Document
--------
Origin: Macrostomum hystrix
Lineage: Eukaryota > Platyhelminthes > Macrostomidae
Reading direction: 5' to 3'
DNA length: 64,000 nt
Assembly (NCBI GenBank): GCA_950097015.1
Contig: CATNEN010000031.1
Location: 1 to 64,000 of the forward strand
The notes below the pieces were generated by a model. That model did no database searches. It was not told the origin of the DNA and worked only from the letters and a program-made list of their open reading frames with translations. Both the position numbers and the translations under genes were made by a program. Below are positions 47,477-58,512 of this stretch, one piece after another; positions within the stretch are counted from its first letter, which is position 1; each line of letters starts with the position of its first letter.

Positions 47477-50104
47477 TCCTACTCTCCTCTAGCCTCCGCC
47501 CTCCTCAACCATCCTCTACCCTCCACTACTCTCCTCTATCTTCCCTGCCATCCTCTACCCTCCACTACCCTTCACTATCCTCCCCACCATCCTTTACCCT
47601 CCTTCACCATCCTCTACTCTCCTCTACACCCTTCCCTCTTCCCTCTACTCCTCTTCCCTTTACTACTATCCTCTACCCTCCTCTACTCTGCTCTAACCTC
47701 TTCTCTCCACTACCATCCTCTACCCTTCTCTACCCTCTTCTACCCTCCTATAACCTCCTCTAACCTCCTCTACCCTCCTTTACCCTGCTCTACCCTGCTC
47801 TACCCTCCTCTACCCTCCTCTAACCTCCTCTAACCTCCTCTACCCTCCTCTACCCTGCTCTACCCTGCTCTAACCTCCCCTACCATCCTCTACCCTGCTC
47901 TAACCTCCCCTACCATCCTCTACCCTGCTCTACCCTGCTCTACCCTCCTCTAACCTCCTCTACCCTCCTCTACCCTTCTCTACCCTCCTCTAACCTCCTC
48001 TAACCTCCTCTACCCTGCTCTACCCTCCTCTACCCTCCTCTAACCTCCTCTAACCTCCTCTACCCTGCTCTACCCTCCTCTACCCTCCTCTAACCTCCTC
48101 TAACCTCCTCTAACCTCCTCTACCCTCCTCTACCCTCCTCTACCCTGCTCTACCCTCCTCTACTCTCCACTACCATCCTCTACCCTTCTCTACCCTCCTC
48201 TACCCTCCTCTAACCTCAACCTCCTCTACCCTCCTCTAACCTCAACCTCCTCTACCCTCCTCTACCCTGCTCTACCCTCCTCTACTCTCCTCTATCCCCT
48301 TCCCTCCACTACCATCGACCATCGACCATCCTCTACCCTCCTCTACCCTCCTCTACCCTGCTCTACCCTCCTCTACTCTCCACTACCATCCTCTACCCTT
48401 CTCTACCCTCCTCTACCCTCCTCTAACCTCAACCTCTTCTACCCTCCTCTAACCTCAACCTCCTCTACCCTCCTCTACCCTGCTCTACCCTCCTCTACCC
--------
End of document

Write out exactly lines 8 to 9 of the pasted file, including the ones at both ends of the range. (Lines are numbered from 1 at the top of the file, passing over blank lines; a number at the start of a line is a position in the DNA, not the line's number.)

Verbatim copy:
The notes below the pieces were generated by a model. That model did no database searches. It was not told the origin of the DNA and worked only from the letters and a program-made list of their open reading frames with translations. Both the position numbers and the translations under genes were made by a program. Below are positions 47,477-58,512 of this stretch, one piece after another; positions within the stretch are counted from its first letter, which is position 1; each line of letters starts with the position of its first letter.

Positions 47477-50104